Since I moved to Nashville in 2010, I’ve been inviting local artists to come play songs from my living room for a series we’ve dubbed “Songs From My Couch.” This session from last year was the eighth installment. It features Shannon Labrie, a singer-songwriter with a voice bleeds of smoke and soul. She sang her original tunes “Lion’s Cage,” and “Homeland,” a song she says was inspired by Edward Snowden. Labrie’s new EP War & Peace was just released last month. She’s also touring. Check her website to see if she’ll be playing live near you.

Video by David Johnson. Sound engineering by M. Allen Parker. Video editing by Ron Marks. I supplied the couch.

Labrie was kind of enough to answer a few questions via email about her work.

Where did you grow up?

I’m from Lincoln, Neb. originally. I grew up on a little acerage in the middle of nowhere.

At what age did you start to take an interest in music? Were there any artists who were particularly inspiring or responsible for your decision to pursue music as a career?

I’ve been writing songs and playing music ever since I can remember. I was heavily influenced by my Dad (who was a talented musician and songwriter). I never set out to “pursue music as a career.” More realistically, music just morphed into a career naturally.

How much do your early experiences with and memories of your dad influence the music you make today?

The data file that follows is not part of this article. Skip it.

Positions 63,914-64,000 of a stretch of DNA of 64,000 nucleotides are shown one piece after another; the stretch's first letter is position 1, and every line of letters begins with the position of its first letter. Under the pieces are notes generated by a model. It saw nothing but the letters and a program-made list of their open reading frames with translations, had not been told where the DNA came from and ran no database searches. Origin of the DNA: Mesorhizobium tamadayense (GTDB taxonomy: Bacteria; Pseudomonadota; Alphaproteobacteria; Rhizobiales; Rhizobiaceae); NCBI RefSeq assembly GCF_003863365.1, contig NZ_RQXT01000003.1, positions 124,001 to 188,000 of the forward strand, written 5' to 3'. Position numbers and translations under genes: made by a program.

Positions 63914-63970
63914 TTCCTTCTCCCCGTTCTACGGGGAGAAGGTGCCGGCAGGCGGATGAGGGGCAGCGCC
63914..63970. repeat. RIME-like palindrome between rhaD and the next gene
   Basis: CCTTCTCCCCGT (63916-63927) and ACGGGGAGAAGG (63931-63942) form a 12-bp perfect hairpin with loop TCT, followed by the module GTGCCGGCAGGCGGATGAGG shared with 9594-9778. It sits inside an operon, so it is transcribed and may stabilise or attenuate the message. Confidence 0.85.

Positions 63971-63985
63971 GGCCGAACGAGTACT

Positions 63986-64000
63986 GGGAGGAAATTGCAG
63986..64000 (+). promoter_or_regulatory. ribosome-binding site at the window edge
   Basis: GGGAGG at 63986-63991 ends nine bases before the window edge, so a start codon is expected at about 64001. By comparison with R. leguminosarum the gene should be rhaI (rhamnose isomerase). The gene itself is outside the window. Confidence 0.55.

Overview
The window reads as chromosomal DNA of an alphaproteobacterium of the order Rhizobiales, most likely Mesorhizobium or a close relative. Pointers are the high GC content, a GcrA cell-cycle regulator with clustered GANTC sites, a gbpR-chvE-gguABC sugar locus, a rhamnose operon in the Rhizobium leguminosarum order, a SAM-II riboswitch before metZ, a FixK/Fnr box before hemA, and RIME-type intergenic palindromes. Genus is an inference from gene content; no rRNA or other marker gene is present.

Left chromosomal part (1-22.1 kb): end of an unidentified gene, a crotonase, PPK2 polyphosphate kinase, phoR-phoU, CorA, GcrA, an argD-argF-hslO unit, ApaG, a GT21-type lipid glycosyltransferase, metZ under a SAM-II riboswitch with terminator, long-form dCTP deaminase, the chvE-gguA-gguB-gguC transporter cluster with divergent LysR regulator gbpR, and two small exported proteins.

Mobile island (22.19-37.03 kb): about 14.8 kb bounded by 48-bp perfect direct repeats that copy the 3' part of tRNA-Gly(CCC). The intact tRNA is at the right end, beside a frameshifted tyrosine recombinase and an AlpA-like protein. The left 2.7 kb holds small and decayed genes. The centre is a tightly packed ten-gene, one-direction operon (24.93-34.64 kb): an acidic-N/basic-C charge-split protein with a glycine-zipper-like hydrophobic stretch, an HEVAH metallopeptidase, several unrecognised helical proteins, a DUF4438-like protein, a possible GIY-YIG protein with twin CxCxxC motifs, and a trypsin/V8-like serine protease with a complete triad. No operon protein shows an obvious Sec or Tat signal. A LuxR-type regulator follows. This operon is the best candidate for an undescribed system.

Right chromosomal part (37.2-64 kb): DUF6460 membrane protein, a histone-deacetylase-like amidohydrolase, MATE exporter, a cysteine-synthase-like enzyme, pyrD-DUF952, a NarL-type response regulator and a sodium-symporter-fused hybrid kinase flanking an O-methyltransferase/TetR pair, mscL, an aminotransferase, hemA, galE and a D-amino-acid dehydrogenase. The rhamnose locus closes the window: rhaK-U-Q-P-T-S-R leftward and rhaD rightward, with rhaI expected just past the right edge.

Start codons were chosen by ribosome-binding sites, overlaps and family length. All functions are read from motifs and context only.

Every single time I play music I think of him. His influence is constant.

Your bio describes you embarking on a “curious solo journey across the country studying philosophy, theology and writing songs.” Tell me more about that. Where did you go? How long was your trip?

Since I was a little girl I wanted to move to New York City. After my Dad died when I was 13, that desire grew even more. When I turned 17 I moved to Virginia and never looked back. I ended up living in several different towns in Virginia, D.C. New York, Texas, and Colorado. I’ve always been chasing after something and asked lots of questions as a means to get there. It wasn’t until I moved to Nashville that I truly felt like I could relax and feel at home. In many ways Nashville was the answer I was looking for.

What made you decide to settle in Nashville?

When I was living in Colorado, I started playing a lot of shows around town and kind of built a household name for myself. It became clear that playing music was what I was really good at. I figured if I wanted to be more than good at it, I should move to Nashville where the greatest musicians in the country lived. See if I could hang with the big boys. I have no regrets whatsoever about moving here. I love Nashville and am proud to call it home.

Your song “Homeland” is a tribute to Edward Snowden. What inspired you to write a song about him?

At risk of hopping on a soap box. . .

It’s not a tribute to him, but the song was inspired by him. I won’t say that I agree or disagree with what he did. But I can say that I’m glad it happened.

We live in an age of manipulation, cover ups and more opinions than actual facts. Edward Snowden had facts and guts. Not only did he give us the facts, he also made massive sacrifices to do what he felt was right. I found that inspiring.

Edward Snowden had leverage and a massive set of balls to do what he did. I believe I have the right to know what’s going on in the country that I love.

If you could record or collaborate with anyone in music, who would it be?

Tom Petty. Tom Petty and . . . Tom Petty.

Who are your favorite Nashville-based artists?

Gabe Dixon. Jason Isbell. Alanna Royale. I mean . . . the list is endless. This town is full of goodness.